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The Message In The Baghdad Bombing?

August  25  2003

If terrorism is the murder of innocents for political ends, Aug. 19 was the Day of the Terrorist.

In Jerusalem, a suicide bomber blew up a bus packed with Orthodox Jews. In Baghdad, a terrorist drove a truckload of bombs into the hotel-headquarters of the United Nations. Forty perished in the two attacks, 20 are still missing in Baghdad, over 200 were wounded.

Both were acts of pure terror, massacres of noncombatants. But as the World Trade Center attacks bore a message United States out of Saudi Arabia! so, too, did these twin massacres. Far from being "senseless acts of violence," they were savagely purposeful.

With the Jerusalem atrocity, Islamic Jihad and Hamas were paying Israel back for killing their leaders and using terror to say, "This is the price of your continued presence on Palestinian land." But what was the message of that bombing in Baghdad?

It is this: America's enemies in Iraq have decided to escalate, and widen, the war. Not only are they targeting U.S. soldiers, but, by car-bombing the Jordanian embassy, blowing up the oil pipeline to Turkey and the water main in Baghdad, and truck-bombing the U.N. headquarters, they mean to sabotage the U.S. reconstruction of Iraq.

Message: He who is not with us is against us. All collaborators in the U.S. occupation and reconstruction of Iraq, be they U.N. aid workers or Iraqi employees, will henceforth be regarded as enemies.

With Islamic radicals now pouring into Iraq from Syria, Iran, Turkey and Saudi Arabia, to join the anti-American guerrillas who are daily attacking our troops, we are in a new war.

For months on end before we invaded, some of us warned that if we occupied Baghdad, the call would go out in the mosques from Morocco to Malaysia for Islam's young to go to Iraq and wage jihad against America. What we predicted has now come to pass.

President Bush should go back and discover who misled him into believing the Iraqis would welcome us as liberators and that democracy would flourish in the Islamic world. If the creation of a democratic Iraq seemed a utopian goal before last week, today it is hard to see even a glimmer of light at the end of this tunnel.

Sen. John McCain is urging President Bush to add more troops to the 146,000 in Iraq. But it is a law of guerrilla war that the defending power needs 10 soldiers for every guerrilla. If 5,000 warriors of Islam make their way into Iraq, are we ready to add 50,000 more troops? Where do we get them? What do we do if the Islamic jihadists and the Iraqi guerrillas recruit another 10,000?

A second rule of Fourth Generation warfare, as strategist Bill Lind has named it, is that the guerrillas win if they do not lose.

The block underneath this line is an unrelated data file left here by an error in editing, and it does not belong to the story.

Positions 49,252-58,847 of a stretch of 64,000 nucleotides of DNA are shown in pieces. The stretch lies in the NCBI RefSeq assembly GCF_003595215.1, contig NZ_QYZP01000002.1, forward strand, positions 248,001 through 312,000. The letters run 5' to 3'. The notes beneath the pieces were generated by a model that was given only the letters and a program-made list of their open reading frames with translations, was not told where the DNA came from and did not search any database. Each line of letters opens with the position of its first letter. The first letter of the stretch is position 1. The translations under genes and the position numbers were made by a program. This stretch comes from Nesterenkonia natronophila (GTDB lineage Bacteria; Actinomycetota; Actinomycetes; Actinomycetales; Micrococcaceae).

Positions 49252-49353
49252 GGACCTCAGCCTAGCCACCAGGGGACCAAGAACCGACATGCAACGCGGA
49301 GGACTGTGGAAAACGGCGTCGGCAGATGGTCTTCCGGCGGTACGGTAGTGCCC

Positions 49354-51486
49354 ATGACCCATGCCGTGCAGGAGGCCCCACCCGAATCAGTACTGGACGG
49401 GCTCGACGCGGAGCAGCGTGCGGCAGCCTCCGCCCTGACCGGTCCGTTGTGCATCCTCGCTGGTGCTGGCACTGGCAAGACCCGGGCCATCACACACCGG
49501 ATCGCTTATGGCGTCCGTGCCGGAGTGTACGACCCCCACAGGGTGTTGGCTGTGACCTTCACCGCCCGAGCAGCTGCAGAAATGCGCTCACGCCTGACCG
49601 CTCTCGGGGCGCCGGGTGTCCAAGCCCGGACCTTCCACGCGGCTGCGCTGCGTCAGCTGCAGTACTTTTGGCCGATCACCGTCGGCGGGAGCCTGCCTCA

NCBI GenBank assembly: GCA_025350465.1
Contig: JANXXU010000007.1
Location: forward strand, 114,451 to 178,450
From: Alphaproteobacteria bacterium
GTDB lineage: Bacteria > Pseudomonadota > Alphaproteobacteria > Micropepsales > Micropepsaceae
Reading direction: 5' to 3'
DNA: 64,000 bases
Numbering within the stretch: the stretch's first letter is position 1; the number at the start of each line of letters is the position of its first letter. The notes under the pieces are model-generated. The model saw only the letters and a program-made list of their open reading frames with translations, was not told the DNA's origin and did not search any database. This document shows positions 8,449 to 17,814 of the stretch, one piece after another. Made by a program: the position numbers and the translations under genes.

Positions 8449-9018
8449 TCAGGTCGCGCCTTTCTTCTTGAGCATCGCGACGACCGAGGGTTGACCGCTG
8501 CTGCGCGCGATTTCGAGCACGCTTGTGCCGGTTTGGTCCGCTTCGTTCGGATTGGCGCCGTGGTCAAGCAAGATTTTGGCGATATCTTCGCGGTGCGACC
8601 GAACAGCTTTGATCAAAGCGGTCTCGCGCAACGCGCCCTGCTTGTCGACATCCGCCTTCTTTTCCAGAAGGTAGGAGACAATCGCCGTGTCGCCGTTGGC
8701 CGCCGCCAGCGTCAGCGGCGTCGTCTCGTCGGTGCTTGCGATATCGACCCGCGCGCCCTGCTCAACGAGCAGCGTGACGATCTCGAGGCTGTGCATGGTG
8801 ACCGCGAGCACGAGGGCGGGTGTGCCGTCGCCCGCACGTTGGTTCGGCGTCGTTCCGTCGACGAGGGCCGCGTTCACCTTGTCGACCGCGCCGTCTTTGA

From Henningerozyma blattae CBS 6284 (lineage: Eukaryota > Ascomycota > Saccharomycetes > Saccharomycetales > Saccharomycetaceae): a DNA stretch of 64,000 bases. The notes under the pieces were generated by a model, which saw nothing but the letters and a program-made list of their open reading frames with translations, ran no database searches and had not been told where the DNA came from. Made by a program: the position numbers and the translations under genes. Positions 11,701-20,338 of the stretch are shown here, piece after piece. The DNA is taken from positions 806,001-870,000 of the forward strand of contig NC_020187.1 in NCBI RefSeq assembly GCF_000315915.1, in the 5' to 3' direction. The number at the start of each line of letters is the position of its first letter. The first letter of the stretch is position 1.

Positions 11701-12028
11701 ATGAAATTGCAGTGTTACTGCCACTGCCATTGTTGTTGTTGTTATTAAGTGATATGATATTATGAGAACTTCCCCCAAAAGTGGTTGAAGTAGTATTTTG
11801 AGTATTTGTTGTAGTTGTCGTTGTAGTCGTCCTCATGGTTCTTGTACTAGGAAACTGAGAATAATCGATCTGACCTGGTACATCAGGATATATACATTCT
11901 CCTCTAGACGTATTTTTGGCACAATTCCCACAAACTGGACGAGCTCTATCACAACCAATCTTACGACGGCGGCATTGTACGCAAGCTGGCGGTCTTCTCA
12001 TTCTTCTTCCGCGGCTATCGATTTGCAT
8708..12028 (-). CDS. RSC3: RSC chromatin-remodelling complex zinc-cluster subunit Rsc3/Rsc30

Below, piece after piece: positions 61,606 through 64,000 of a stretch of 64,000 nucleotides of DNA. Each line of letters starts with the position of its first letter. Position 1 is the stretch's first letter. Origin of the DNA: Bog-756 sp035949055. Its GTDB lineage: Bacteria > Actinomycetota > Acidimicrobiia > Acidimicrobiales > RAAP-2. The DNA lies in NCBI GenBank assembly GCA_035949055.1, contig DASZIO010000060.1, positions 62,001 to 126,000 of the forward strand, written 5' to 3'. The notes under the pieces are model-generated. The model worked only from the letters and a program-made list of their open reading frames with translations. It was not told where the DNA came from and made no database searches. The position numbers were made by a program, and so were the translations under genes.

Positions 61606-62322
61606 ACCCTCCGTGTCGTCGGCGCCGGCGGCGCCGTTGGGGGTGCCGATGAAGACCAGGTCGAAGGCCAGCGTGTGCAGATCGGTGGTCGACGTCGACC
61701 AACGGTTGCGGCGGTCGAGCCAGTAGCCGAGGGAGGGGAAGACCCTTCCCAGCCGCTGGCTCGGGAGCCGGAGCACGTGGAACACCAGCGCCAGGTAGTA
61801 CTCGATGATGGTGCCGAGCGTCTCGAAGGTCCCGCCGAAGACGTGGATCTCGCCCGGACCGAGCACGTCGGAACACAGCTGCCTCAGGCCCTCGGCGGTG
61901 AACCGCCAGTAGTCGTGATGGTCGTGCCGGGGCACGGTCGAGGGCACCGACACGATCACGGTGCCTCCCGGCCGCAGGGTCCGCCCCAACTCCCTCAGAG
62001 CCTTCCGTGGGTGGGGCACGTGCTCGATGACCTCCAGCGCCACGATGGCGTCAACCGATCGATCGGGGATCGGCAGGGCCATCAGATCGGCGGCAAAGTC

Our enemies in Iraq Baathists, jihadists, former soldiers, humiliated Sunnis, religious zealots need only to keep attacking and killing Americans and terrorizing civilians who work with us to prevent us from reconstructing the country. Thus, the issue becomes a simple one: Will they tire of fighting and killing us before we tire of paying in blood and treasure for what seems a hopeless endeavor?

The difference between us and the Israelis is that we do not live in the neighborhood, we have no desire to occupy Arab land and our survival as a nation is not at risk in Iraq. We can go home.

But if the Israelis who considered southern Lebanon vital to their security could, fed up with the cost in blood, turn it over to Hezbollah, how long before we declare the democratization of Iraq mission impossible, turn it over to the United Nations and walk away?

As we now know, Saddam was not Osama's ally, and Iraq had no role in 9-11 or the anthrax attack and had no nuclear weapons program, no arsenal of weapons of mass destruction and no plans or any intent to attack the United States. It was an utterly unnecessary war.

But because President Bush launched this war, we now have 146,000 soldiers tied down in Iraq under daily attack and we face a $300 billion to $600 billion reconstruction effort while we must combat Iraqi guerrillas who want to drive us out and Islamic terrorists who want to smash our effort to build a new nation for the Iraqi people.

The neoconservatives who plotted this war before they ever met George Bush, and who prodded and pushed him into it, are now pushing for confrontation with Syria, Iran and Saudi Arabia. Their agenda is not now and has never been America's agenda. President Bush would be well advised to clean house of these neocons and go talk to the Old Man in Kennebunkport about what we should do now.

His father may not have understood politics, but he understood the world better than the crazed ideologues who captured his son.

2003 Creators Syndicate, Inc.

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